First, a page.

The national requirements for safety reporting include submitting serious adverse events (SAE), follow-up reports, development safety update reports (DSUR), and reports from foreign sites. The SAEs received immediate medical attention and were reported within 48 h. The SAE reporting forms were an adapted version of the Council for International Organisation of Medical Sciences (CIOMS) 1 to enable causality assessment. In addition, all fatal cases were supposed to be accompanied by an autopsy report. However, verbal autopsy reports were submitted because of the virulent nature of the virus in the dead. The WHO verbal autopsy instrument was utilised for this purpose, and PBSL required that the interviews be done by a medical doctor and verified by another medical doctor. The Agency has received over 100 SAEs and three serious unexpected suspected adverse reactions (SUSARs) from the different clinical trials. In addition, PBSL issued four Dear investigator letters to reclassify causality assessment from unrelated to related and change of toxicity severity grading. Other information such as laboratory tests (haematology and biochemistry), verbal autopsy reports, and follow-up reports were required to enable thorough safety assessments.

Regulatory recognition, reliance, and joint CTA reviews

During the EVD outbreak, the PBSL faced an additional burden amidst its meagre resources to review, approve, and monitor CTAs of novel therapeutics, vaccines, and biotherapeutics.

As a result, PBSL requested an African Vaccine Regulatory Forum (AVAREF)-assisted review for the Janssen Ad26.ZEBOV and MVA-BN-Filo vaccines. This platform brought together experts of NMRAs, and national ethics committees from the USA, Europe, Canada, Switzerland, Ghana, and Nigeria to ensure expedited review of the application in a shorter timeframe than the usual 60 days [20]. Joint review meetings were also held between PBSL and the SLERSC to discuss the new technological platforms of the vaccines and data availability for justifying some repurposed products such as Amiodarone. In addition, PBSL utilised a unilateral collaboration and recognition through a signed memorandum of understanding (MoU) with the USFDA for CTAs received for the rVSV-ZEBOV-GP vaccine and Zmapp. The ultimate goal was to avoid repetition, focus limited resources on critical areas, and expedite access to novel medical products.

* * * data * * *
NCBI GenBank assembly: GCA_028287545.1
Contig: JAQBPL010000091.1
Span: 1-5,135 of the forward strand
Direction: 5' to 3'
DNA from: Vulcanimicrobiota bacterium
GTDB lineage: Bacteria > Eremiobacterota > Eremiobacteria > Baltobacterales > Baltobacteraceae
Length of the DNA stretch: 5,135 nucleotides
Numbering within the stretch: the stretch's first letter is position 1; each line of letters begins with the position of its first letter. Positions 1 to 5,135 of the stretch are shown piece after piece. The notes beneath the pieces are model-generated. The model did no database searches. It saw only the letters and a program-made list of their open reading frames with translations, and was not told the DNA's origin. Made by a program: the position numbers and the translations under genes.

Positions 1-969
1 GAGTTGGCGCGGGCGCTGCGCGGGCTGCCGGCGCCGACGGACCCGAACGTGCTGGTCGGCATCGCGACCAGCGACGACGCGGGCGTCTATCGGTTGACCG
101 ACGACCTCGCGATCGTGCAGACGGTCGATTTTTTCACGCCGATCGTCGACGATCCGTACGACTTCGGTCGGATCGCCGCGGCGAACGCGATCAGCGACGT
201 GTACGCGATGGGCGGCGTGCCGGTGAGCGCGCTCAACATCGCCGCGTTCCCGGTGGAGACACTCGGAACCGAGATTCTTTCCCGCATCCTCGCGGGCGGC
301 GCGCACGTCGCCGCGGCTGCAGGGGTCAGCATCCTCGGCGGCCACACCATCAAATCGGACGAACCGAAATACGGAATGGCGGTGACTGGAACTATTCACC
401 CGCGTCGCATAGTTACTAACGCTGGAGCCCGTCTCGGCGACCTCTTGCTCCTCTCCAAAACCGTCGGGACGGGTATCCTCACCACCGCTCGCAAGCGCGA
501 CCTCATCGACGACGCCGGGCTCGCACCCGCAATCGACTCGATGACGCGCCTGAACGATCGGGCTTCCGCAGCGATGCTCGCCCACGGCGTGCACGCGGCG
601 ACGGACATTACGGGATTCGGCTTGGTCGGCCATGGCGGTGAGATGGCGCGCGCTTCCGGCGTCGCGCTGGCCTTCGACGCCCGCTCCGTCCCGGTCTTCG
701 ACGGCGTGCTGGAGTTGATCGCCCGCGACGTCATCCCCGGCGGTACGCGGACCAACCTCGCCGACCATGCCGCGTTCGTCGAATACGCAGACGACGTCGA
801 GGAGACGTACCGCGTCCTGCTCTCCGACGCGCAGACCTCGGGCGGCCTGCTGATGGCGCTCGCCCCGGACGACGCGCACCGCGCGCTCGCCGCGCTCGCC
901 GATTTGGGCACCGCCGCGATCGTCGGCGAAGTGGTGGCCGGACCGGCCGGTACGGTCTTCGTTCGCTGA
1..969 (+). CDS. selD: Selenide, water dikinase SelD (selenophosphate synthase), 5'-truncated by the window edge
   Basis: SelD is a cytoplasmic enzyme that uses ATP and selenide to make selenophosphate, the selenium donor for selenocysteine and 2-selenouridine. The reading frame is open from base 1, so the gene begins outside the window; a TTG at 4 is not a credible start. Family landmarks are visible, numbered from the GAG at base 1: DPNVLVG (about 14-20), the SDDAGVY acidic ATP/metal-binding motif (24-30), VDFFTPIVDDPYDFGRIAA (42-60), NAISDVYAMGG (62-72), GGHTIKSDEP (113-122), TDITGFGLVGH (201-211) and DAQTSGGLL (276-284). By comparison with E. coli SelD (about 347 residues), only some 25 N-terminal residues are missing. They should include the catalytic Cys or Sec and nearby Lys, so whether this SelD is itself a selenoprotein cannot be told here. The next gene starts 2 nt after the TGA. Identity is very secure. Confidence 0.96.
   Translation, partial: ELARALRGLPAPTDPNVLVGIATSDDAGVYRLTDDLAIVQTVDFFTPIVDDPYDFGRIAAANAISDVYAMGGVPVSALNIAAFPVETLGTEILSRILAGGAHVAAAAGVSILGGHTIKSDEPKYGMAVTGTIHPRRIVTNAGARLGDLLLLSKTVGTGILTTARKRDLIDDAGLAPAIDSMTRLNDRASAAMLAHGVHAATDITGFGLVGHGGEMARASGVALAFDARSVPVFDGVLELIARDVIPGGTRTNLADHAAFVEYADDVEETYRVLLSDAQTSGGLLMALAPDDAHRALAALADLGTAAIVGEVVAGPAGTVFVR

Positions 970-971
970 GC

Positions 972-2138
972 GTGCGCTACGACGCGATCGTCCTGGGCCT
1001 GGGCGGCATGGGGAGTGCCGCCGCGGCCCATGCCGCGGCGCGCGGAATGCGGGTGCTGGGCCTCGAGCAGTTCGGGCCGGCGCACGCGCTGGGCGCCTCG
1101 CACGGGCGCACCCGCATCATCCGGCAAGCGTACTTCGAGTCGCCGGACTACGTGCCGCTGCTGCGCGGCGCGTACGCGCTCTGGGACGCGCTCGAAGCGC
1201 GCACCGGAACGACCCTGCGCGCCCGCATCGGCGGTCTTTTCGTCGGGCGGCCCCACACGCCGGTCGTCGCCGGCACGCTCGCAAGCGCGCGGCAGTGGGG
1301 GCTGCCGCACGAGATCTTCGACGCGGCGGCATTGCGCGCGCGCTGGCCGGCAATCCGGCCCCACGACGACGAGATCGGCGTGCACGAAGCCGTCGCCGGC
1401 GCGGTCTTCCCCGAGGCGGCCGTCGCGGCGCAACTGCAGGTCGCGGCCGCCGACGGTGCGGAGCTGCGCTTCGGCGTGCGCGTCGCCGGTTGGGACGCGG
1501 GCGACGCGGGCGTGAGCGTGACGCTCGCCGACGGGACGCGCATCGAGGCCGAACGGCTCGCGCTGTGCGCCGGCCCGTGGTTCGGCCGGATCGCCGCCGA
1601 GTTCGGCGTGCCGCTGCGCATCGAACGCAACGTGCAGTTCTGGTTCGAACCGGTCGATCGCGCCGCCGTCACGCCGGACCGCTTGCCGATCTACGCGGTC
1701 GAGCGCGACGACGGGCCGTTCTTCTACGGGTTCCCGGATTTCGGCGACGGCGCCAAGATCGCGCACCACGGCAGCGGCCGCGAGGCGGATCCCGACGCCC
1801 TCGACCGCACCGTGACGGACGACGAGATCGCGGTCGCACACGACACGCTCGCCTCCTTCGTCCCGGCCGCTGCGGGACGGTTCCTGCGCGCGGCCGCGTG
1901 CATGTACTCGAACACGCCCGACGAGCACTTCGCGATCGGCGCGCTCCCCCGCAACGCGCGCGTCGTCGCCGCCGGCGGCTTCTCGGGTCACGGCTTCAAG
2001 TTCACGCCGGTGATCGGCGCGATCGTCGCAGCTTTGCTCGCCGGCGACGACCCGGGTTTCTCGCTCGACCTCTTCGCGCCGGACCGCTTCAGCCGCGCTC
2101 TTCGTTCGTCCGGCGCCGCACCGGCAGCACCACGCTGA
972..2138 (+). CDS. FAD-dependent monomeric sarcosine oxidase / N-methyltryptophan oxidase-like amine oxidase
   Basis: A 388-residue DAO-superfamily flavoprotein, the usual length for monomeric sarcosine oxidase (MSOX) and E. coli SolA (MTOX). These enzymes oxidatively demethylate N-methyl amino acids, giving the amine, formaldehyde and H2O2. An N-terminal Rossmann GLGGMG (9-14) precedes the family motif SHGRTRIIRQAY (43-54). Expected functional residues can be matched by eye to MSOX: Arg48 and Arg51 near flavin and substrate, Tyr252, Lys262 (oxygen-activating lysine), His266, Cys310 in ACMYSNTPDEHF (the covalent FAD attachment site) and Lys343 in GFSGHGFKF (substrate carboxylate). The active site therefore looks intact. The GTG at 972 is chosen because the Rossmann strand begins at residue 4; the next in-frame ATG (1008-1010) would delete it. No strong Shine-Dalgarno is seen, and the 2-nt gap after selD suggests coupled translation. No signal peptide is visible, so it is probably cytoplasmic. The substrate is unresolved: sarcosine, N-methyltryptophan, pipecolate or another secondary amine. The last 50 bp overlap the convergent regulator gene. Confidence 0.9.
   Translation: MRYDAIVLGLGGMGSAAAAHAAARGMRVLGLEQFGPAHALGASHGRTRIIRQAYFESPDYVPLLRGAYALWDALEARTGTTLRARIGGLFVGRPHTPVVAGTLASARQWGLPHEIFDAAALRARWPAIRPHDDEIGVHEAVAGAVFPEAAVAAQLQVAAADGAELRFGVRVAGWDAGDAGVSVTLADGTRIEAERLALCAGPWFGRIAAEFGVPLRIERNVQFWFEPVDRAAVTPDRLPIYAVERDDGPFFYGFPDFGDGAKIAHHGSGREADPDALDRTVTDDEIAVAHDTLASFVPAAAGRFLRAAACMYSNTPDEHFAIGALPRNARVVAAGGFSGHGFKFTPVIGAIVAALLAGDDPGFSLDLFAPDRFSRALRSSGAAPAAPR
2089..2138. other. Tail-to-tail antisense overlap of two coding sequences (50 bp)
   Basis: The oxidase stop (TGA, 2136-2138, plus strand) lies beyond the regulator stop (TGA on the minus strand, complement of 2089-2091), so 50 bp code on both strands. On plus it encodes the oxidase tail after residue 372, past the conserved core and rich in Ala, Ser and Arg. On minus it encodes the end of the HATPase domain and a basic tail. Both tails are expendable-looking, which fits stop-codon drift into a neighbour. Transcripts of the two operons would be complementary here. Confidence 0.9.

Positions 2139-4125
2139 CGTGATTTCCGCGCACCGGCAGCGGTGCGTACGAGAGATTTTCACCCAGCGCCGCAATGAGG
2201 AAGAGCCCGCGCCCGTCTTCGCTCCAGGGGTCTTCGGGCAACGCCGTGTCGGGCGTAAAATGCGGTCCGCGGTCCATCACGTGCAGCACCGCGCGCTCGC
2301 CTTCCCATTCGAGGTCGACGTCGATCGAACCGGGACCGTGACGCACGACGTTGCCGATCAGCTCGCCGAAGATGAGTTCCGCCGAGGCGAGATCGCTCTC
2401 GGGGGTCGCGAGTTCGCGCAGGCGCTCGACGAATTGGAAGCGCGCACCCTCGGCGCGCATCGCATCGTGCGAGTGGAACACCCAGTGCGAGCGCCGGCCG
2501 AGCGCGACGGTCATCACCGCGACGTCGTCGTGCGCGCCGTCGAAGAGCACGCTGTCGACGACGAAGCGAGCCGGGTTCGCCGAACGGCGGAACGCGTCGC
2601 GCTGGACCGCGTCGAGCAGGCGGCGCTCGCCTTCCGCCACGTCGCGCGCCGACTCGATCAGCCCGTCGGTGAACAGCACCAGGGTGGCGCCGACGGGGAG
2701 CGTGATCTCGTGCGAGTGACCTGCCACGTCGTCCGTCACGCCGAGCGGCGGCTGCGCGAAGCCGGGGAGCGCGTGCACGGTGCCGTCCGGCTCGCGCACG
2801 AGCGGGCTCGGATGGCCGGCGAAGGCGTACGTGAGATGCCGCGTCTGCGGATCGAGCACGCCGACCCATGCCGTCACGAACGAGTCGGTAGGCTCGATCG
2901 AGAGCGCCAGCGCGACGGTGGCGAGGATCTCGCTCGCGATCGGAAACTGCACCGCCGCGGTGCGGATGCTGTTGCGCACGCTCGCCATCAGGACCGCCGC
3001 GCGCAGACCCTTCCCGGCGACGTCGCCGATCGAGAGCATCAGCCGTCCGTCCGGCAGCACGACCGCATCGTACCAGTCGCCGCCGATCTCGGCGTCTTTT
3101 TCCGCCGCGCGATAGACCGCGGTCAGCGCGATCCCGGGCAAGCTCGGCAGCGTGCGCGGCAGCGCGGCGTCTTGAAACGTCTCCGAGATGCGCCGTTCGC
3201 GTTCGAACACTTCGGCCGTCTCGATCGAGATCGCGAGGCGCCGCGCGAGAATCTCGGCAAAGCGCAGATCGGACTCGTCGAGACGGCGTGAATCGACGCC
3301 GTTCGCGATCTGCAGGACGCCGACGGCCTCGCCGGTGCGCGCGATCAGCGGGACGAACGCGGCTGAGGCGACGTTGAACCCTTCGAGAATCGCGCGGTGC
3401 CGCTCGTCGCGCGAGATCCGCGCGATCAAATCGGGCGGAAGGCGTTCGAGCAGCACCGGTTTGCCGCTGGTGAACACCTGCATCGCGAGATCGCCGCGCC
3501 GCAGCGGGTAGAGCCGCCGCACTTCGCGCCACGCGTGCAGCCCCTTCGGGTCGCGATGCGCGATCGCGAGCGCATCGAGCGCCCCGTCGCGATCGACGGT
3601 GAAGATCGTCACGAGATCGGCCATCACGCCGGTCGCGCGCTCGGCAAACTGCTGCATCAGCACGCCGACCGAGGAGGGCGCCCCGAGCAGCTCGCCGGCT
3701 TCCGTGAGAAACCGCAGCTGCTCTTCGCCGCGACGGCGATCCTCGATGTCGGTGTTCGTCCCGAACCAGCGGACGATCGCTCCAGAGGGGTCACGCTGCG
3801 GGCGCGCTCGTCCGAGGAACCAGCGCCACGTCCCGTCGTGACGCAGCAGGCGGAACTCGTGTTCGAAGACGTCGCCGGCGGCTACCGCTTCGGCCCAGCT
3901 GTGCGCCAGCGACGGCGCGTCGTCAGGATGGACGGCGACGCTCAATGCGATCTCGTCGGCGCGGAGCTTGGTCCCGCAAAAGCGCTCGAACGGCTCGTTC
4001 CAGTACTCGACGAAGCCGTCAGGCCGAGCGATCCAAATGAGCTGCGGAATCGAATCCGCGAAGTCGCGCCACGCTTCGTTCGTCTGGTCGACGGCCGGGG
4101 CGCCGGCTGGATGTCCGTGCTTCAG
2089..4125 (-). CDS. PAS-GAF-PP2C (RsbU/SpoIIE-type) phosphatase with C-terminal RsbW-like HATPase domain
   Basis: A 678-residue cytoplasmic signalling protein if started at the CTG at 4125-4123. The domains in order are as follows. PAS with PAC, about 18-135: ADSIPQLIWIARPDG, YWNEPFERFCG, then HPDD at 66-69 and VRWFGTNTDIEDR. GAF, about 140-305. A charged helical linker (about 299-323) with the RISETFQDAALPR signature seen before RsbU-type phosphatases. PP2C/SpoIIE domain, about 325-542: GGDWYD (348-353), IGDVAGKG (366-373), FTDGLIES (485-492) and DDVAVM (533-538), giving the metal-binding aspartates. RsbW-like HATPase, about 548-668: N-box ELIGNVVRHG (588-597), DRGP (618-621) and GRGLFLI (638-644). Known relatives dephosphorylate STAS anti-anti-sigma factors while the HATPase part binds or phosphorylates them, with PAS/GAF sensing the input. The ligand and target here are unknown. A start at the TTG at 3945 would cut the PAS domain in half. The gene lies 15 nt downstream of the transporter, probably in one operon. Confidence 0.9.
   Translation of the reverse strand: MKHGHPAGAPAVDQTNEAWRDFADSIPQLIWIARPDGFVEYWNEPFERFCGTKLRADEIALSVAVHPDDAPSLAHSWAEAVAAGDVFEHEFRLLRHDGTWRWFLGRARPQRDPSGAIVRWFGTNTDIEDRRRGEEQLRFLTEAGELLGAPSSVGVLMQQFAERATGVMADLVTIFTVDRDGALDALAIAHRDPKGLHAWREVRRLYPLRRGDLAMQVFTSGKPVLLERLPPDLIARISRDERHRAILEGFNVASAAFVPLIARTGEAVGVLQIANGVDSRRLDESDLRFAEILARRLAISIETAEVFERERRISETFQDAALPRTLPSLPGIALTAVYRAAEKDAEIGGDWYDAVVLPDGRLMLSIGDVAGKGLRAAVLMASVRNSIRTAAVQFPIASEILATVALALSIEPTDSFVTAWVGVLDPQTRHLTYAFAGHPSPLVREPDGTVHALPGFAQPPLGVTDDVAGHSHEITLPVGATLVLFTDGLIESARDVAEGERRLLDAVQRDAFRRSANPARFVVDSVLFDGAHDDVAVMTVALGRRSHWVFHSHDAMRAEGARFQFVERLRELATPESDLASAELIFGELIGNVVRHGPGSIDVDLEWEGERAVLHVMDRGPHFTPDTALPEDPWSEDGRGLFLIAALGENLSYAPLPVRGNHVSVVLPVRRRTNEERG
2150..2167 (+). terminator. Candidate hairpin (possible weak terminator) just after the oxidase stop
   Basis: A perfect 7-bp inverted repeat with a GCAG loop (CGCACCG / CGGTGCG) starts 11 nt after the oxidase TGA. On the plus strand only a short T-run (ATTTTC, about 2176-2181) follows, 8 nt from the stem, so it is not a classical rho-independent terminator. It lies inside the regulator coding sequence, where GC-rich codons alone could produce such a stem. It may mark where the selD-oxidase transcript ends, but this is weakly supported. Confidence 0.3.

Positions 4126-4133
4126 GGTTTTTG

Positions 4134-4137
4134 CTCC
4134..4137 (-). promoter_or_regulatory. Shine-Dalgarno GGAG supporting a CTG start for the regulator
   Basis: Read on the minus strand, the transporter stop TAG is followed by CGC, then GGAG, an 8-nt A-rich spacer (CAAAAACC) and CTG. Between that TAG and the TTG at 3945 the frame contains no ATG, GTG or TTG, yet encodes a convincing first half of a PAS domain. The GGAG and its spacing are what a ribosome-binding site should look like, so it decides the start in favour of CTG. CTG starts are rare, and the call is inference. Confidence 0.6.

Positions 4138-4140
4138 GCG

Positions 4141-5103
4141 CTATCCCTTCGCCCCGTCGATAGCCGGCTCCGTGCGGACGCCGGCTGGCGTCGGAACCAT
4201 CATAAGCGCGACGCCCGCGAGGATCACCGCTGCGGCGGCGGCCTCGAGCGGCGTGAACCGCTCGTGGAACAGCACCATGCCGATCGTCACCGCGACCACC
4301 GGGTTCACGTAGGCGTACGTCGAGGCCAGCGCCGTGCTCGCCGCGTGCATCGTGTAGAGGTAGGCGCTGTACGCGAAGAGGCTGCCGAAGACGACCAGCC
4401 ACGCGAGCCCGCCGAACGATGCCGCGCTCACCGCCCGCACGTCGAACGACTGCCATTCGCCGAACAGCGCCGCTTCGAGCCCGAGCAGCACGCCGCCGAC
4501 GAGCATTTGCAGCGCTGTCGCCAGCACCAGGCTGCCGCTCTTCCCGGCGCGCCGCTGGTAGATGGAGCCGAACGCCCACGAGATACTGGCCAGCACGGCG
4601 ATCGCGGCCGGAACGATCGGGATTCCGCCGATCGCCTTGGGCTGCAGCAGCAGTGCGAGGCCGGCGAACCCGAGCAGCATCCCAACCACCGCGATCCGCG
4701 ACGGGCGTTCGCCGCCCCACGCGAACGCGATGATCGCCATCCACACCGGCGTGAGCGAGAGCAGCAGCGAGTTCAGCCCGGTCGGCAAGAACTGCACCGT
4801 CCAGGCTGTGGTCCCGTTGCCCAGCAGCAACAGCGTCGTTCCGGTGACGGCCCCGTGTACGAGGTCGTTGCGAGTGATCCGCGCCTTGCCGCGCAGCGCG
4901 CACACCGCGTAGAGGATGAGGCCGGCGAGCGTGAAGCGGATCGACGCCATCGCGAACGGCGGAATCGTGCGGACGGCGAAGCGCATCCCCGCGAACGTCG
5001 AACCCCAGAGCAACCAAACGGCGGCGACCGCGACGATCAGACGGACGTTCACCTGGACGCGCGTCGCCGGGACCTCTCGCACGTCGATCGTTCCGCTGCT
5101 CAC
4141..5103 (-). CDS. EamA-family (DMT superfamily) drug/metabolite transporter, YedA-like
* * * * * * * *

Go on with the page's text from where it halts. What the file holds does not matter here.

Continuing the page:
Biological samples management and material transfer agreement

Biobanking is crucial in ensuring biosafety and biosecurity and can promote valuable health research that may lead to significant societal benefits. However, collecting, storing, and transferring human samples has challenges, mainly when samples are transported from low-income countries like Sierra Leone to laboratories in high-income countries [21].

In the wake of the Ebola epidemic, several local and international institutions were involved in the unauthorised export of Ebola samples [22]. All applications that we received for clinical trials involve biological sample transfer to laboratories abroad for future research purposes and retention. As a result, PBSL, in collaboration with the Ministry of Health and Sanitation (MoHS) and the Office of National Security, put in place a system for approval and issuance of an export permit. The PBSL’s requirement for material transfer authorisation stipulates that all applications must be accompanied by evidence of informed consent and a material transfer agreement (MTA). Applicants were also expected to provide an annual update on the results obtained from biological samples exported from Sierra Leone. The feedback provided was concerning the results of immunological analyses performed outside of Sierra Leone.

Current status of clinical trials oversight in Sierra Leone after the Ebola epidemic